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If you really need a frozen treat that's similar to ice cream but with less sugar (and less fat), I would experiment with freezing non-fat/low-fat artificially-sweetened yogurts, puddings, jellos, and combinations of pureed or crushed fruits.

I agree with prairiemoon2, that it makes sense to focus more on healthy foods to try!

    Bookmark   February 2, 2014 at 6:47AM
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Thanks so much for your helps. The sweetner thing has bothered me, but I have been using the stevia. To the flax granola that I made and didn't like, I have been soaking it in coconut milk and adding some honey. I have heard pros and cons about the honey thing. I have also used the agave and got some maple syrup the other day. Guess I will have to get me an ice cream maker. Any suggestions? Appreciate your suggestions. Definitely trying the healthy recipes. Made a carrot, ginger soup this afternoon, with zucchini, onions and experimented with the herbs. After cooking, I pureed the veggies. This is putting a strain on my budget. I wondered about the nut butters. I don't like that oil swirling around in some of them.Barb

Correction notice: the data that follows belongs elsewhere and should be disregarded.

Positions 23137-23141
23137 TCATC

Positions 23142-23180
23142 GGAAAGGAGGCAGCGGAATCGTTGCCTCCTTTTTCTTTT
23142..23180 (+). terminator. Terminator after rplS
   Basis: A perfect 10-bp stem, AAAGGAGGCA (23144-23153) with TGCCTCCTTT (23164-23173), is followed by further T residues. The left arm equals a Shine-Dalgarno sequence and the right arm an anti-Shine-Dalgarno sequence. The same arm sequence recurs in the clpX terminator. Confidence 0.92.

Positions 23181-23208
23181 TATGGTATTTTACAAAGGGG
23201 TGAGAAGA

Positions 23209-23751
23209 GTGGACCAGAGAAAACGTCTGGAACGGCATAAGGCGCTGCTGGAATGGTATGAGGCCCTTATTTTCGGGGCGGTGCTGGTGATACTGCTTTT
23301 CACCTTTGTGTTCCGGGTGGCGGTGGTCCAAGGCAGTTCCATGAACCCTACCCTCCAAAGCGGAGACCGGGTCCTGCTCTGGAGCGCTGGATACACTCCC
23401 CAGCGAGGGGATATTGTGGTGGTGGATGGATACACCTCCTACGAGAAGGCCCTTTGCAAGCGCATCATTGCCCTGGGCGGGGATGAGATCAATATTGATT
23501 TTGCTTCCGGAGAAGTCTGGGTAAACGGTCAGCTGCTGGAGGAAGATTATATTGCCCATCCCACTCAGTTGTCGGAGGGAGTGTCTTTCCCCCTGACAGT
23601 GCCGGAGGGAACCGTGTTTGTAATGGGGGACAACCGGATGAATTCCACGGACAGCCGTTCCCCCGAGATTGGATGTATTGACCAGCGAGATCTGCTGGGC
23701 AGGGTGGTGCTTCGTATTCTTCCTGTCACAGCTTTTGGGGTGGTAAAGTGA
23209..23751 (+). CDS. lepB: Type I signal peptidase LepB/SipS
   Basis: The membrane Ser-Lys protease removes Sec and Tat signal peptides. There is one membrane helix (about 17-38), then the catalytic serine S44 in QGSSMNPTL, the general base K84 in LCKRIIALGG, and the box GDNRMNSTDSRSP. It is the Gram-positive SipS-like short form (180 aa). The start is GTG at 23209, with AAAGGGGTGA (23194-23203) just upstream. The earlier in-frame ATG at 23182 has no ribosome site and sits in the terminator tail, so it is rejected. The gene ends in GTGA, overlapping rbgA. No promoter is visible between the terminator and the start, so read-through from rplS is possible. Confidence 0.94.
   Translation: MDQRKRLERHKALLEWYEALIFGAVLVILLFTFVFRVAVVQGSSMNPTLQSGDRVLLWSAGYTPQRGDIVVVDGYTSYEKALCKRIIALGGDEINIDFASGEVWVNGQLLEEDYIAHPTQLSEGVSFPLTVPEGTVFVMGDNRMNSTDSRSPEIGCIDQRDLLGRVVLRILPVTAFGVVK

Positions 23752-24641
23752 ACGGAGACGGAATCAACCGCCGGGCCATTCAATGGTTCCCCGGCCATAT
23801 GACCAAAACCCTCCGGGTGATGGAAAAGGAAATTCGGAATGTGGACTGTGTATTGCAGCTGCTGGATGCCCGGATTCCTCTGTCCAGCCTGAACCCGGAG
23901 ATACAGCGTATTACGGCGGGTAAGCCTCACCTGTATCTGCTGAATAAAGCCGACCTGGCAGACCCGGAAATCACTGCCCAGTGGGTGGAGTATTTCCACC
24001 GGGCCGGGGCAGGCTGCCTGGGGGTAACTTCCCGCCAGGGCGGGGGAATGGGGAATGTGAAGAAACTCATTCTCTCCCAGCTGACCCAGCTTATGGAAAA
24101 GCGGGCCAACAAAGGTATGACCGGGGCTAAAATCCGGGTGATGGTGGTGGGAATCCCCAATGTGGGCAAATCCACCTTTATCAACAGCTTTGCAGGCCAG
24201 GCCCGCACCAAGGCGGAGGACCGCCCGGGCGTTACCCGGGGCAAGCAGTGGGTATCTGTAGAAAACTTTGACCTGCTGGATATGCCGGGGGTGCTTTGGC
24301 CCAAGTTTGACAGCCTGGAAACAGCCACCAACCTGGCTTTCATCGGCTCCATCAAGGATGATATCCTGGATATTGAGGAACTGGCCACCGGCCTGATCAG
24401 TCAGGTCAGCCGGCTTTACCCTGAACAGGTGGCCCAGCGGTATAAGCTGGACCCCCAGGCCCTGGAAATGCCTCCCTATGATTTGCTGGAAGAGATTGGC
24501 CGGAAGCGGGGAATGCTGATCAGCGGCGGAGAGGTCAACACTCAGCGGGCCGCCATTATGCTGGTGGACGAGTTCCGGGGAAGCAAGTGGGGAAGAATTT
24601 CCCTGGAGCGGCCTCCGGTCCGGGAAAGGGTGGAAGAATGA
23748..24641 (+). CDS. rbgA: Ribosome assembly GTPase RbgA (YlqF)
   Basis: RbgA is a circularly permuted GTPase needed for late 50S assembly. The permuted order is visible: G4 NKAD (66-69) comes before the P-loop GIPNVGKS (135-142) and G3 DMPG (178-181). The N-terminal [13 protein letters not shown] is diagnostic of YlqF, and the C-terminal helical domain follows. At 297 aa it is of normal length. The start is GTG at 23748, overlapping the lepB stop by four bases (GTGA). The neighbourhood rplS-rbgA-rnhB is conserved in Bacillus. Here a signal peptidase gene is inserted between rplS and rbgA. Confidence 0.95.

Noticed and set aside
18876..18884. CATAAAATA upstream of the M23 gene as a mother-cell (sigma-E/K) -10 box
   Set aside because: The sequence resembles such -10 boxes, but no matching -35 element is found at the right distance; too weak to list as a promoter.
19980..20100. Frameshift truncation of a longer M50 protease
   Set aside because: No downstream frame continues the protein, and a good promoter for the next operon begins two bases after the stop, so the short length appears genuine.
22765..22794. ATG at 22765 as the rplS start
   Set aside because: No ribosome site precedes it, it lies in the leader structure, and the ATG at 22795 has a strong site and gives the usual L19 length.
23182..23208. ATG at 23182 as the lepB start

Bookmark   February 3, 2014 at 12:43AM
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prairiemoon2 z6 MA

Barb, it is a strain on the budget to eat healthy for sure. Beans are inexpensive, if you like chili, we make ours with two different beans and peppers and no meat. I enjoy it just as much that way. We buy as much organic fruit and vegetables as we can and that's hard to do on a budget. And that's the healthiest foods you can eat.

Your soup sounded good. We buy nut butter in Whole Foods and they have a machine there that makes it fresh, so there is no oil floating on the top like there is in some jars. But eventually when it is home in the refrigerator, you will see oil but that is oil from the nuts, not added oil.

    Bookmark   February 3, 2014 at 3:57AM